Michael Zand

visions from an iranian photobox

with regard to these photographs it was history which separated me from them history is constituted only if we consider it, only if we look at it and in order to look at it, we must be excluded from it”


Roland Barthes

( photograph #1 )
How strange we are with photographs – how foolish.  When there is one solitary plate, we take it for itself, a single image. But when there are a series of images, then we imagine so much more. We see an open door. The door seems to lead us to a story or at least an emotional intelligence. But, if we are true to ourselves, can we really justify these fantasies? What gives us the right to see fables in the fading ink?
I always seem to begin with the photographs. I found them in a packing box, shortly after moving to my new home. They triggered something in me, some kind of folk memory, or even visions of another older world. I am not sure where these apparitions came from, but they seemed to offer connections. Connections to an Iranian way of life that, having left Tehran when I was five, I had never been part of. Connections to rites of passage that I longed to have experienced. But most of all, connections to my father, now an old man but who was once at the heart of that world.
So you open the box, this Iranian photo box. You start to delve. Often, deep inside there is something smaller, isn’t there? May be it feels like a corner of your brain burning. But the key thing is that this feeling is familiar. Not deja-vu, not for you anyway. But it has been felt before: by others, by people that have passed it on to you.
This box was given by my father. For purposes of this story, he is Iran. I unwrap the first photograph, the faded sepia lifts from the coarse paper and I can hear his voice and listen to his stories. But as I focus, he is slowly drowned out by the image. By something very special in the image.
The background is dense and wooded, as you would expect for say a spring day in northern Iran. The foreground is a collection of figures. Three figures, closely bunched. On the right, an old man with a preposterously large turban and tired whiskers. On the left, a perfectly round man, middle-aged or middle-cured, in a fur-lined coat. In the middle sits a skinny javaan, perhaps eighteen, in an outsized suit. In front of the youth there is a sapling a tree. A sapling of a tree, with cut slit through its length.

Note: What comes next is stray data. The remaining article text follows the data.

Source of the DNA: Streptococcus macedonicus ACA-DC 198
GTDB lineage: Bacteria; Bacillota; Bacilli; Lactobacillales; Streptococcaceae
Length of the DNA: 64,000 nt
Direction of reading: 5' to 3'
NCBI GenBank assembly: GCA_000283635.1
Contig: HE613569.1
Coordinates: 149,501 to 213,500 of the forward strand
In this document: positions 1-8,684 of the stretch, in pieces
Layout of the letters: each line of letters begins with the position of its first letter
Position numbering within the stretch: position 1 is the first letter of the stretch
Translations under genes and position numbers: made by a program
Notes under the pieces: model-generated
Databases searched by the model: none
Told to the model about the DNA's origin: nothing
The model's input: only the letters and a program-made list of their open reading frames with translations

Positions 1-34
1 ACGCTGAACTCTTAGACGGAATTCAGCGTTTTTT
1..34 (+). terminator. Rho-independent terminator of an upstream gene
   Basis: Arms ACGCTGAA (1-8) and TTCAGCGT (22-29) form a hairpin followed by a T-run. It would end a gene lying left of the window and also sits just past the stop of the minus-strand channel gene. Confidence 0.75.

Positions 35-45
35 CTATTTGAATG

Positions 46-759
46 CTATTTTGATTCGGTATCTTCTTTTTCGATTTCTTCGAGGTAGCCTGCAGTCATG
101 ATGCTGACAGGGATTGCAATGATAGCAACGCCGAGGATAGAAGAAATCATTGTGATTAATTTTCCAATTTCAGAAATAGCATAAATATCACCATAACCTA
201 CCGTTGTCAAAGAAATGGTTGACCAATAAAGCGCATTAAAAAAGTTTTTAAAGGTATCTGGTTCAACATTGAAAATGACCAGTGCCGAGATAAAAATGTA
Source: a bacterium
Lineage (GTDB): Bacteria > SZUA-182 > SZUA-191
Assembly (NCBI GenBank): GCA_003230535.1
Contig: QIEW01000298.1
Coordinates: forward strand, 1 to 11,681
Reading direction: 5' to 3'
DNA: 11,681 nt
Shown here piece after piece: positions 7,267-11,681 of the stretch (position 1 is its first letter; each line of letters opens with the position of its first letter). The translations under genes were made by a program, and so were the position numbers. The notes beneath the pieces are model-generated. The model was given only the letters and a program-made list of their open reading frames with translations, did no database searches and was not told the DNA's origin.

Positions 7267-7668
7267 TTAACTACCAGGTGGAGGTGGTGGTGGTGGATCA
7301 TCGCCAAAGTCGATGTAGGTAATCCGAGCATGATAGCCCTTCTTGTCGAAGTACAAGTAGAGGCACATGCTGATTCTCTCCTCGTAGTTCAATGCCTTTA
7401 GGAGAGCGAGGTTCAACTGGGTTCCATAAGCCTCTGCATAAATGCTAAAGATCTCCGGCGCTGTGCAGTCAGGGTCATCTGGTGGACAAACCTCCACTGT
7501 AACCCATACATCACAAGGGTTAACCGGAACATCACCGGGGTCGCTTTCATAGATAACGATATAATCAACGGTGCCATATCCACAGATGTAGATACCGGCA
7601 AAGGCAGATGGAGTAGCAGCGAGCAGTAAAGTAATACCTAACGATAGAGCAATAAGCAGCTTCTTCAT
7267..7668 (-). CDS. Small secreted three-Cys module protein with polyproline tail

My eyes are fixed on the tree, and journey begins…

( the moment of youth )

a small boy
in red tracksuit
for the first time
scans the flat
see him in the far
¡ boro !
and maman says
run my darling run
don’t catch ch ch 
but have keep
run an
don t yield
keep run
run . in


( tree )
rooted howls ))
i am older nower . barkened
outside there are these men with guns . three of them  branchless . with gunndogs .  they bootpress and mash our mud . the smell of moist . the breath of the dogs against the earth . harden . harden spirit . no real spirits in this . the ground steams . an ear twitcheses . taken out of nothing . not earthnothing . nothinnothinnothin . .
¡ here !
in sight in . a wolf
she found . ( she deaded )
three men with dogs and guns have coldened . blood barely shows against
beneath my hollow . dull ache strains
( time
wait for empty . wait for branchlessness . drag she . speak old prewords . hide the face from godworld
turn . revolt . revoltion . return
¿ are she not this mud . this ghel
beshoor . ghel ra
tameez  . z . z . .

where were you ?
i had to pay . to
what piece can I take with me
nothing . son
nothing comes of nothing
for a long time . i mean all the time
this is universal truth
breaks it
my memories? mistakes?
an ounce of decency
you say you let me bury it
no . be hard

in the next part of lion:
the second photograph is revealed...
we go in search of the myths behind the photographs…
Roland Barthes tells why we are all wrong…
we meet the lion...